How an Unknown Girl From Paris Got the Most Kissed Lips in History

No one knows the real name of this beautiful girl or what she was doing in Paris. Her body was taken out of the dark waters of the River Seine at the end of the 19th century, and that was just the beginning of her incredible story. It may sound unbelievable, but the unknown girl from the Seine ended up having the most kissed lips ever, became part of medical history, and helped save thousands of lives, centuries after her own death.

We got goosebumps here at Bright Side when we learned this amazing story, and we wonder if you’ll feel the same way after hearing it.

No one recognized her body but she mesmerized people with her beauty.

At the end of the 1880s, the Paris police found the body of an unknown girl who drowned in the Seine. As was usual back in those days, the body of the girl was displayed at the mortuary so that people could see if they recognized her, but no one claimed her body.

The girl’s beautiful face, with its enigmatic smile, was so captivating that it inspired the pathologist from the mortuary to take a plaster mask of her face. Thanks to this cast we can now admire the image of the girl that got the name, L’Inconnue de la Seine (the unknown woman of Seine), or simply, Inconnue.

She became a muse for artists and poets and earned another name, The Drowned Mona Lisa.

Together with her mesmerizing beauty, the mystery around this girl inspired artists to recreate her image over and over again and based all sorts of romantic stories around her personality. Philosopher Albert Camus saw Mona Lisa behind her peaceful smile while others called her a modern Ophelia and tried to figure out why a young beautiful girl would drown in dark waters.

Her mask was mass sold in Paris as home decoration, her image was embodied by numerous painters and sculptors, and she became a heroine of many novels, poems, and short stories. The famous painter and sculptor Pablo Picasso, poet Rainer Maria Rilke, writer Vladimir Nabokov, and many other talented artists were spellbound by the charm and enigma of this mysterious lady.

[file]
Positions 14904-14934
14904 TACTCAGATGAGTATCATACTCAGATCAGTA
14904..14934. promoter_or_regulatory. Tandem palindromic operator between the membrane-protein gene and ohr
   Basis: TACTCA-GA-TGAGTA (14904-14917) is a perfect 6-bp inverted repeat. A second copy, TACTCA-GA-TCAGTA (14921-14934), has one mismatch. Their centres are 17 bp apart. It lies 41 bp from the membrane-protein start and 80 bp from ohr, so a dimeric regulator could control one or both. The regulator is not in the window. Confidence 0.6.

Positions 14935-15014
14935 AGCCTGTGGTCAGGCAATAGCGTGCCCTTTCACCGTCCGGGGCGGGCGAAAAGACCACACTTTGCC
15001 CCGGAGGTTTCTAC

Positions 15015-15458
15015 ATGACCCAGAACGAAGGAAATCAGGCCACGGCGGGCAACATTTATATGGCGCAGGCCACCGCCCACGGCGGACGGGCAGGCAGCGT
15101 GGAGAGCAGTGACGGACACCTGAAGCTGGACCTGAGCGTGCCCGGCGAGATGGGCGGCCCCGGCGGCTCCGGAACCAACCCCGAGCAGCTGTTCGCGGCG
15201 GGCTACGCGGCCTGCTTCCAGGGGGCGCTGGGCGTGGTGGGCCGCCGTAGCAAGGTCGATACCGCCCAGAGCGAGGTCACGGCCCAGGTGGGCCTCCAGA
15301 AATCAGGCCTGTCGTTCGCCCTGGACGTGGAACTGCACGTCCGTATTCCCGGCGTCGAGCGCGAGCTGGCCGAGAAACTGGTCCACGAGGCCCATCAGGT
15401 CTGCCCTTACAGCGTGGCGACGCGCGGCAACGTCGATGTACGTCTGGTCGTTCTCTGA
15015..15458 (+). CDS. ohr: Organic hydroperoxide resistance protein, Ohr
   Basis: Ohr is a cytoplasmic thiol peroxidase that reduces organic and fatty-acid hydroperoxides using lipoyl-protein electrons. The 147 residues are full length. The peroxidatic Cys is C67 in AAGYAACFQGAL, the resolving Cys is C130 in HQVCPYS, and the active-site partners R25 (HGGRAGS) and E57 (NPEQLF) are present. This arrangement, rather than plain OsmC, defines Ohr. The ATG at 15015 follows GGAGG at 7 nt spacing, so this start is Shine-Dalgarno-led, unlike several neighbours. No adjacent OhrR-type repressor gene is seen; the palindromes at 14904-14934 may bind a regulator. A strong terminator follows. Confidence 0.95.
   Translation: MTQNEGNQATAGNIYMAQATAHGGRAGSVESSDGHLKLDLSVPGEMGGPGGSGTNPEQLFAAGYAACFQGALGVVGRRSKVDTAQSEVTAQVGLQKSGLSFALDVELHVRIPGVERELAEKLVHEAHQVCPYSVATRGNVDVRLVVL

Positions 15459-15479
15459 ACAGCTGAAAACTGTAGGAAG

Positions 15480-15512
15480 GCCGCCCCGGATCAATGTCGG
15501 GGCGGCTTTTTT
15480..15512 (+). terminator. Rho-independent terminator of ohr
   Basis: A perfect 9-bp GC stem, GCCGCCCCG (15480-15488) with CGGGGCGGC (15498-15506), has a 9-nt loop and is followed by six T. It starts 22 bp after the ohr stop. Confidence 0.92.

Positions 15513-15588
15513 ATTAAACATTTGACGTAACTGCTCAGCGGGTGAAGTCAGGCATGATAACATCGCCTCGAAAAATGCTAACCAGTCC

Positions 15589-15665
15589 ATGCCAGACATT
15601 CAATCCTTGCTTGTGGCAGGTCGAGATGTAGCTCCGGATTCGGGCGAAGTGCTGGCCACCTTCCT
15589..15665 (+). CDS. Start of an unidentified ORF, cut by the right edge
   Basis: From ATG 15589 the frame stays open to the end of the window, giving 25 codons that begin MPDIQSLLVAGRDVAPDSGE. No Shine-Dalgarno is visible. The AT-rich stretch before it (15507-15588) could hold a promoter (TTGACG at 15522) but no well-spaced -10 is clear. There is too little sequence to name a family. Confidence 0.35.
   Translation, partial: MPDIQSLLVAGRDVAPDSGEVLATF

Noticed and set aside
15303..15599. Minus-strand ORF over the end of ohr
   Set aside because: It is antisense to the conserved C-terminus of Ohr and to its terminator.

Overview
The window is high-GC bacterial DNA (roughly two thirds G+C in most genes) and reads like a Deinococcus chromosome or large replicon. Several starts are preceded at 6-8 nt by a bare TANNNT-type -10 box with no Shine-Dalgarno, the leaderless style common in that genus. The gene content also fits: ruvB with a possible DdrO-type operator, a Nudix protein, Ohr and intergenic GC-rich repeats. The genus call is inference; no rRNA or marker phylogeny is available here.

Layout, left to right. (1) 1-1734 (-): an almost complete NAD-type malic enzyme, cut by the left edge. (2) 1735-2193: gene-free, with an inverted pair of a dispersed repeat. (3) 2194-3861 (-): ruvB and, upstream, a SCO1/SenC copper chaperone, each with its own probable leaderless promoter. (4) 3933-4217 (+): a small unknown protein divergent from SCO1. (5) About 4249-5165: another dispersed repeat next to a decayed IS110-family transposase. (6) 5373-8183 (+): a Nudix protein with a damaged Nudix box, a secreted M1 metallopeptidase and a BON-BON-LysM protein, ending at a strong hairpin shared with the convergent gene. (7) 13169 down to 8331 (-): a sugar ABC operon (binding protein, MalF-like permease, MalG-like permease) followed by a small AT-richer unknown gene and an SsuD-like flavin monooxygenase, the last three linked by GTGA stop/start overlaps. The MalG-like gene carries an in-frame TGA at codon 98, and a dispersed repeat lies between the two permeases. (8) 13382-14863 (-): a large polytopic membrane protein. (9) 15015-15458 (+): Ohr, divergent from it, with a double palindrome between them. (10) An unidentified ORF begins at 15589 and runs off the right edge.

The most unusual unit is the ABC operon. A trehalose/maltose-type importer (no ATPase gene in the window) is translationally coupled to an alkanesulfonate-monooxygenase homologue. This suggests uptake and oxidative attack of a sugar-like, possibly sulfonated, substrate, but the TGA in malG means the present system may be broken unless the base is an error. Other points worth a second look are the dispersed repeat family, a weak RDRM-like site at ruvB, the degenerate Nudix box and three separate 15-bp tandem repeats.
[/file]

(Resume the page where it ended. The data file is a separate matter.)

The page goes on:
At the end of the 1950s, L’Inconnue gave her face to a CPR doll and started a new life as a medical training tool.

The story of Inconnue took a new turn thanks to Asmund Laerdal, a successful toy manufacturer from Norway. In 1955, Laerdal saved his son from drowning in a river by clearing his air passages just in time and performing CPR (cardiopulmonary resuscitation). When Laerdal was asked to make a mannequin for CPR training, which was a new technique back then, he remembered a mask he saw at his grandparents’ house. This was a mask of the unknown girl from the Seine.

Laerdal believed that the CPR doll needed to have a natural and pleasant appearance and should be a “woman” to look less threatening to trainees. Laerdal created a doll made of soft plastic with a collapsible chest and a peaceful, attractive female face he saw on the mask years prior. This is how L’Inconnue became Resusci Anne, also known as Rescue Anne or Resuscitation Annie.

The doll with the girl’s face has been used by more than 300 million people to train in CPR.

There are different types of CPR dolls now, but Resusci Anne remains one of the most popular. Since the 1960s, CPR mannequins helped train more than 300 million people perform resuscitation and the lives they’ve helped save are countless. We’ll probably never know who L’Inconnue de la Seine really was. However, she’ll keep smiling at us from paintings and sculptures and what’s more important, is people will keep giving her “kisses of life” while learning how to save people’s lives.

How do you feel about the story of L’Inconnue? Have you ever practiced CPR with a Resusci Anne doll?

Preview photo credit Justin Sullivan / Getty Images
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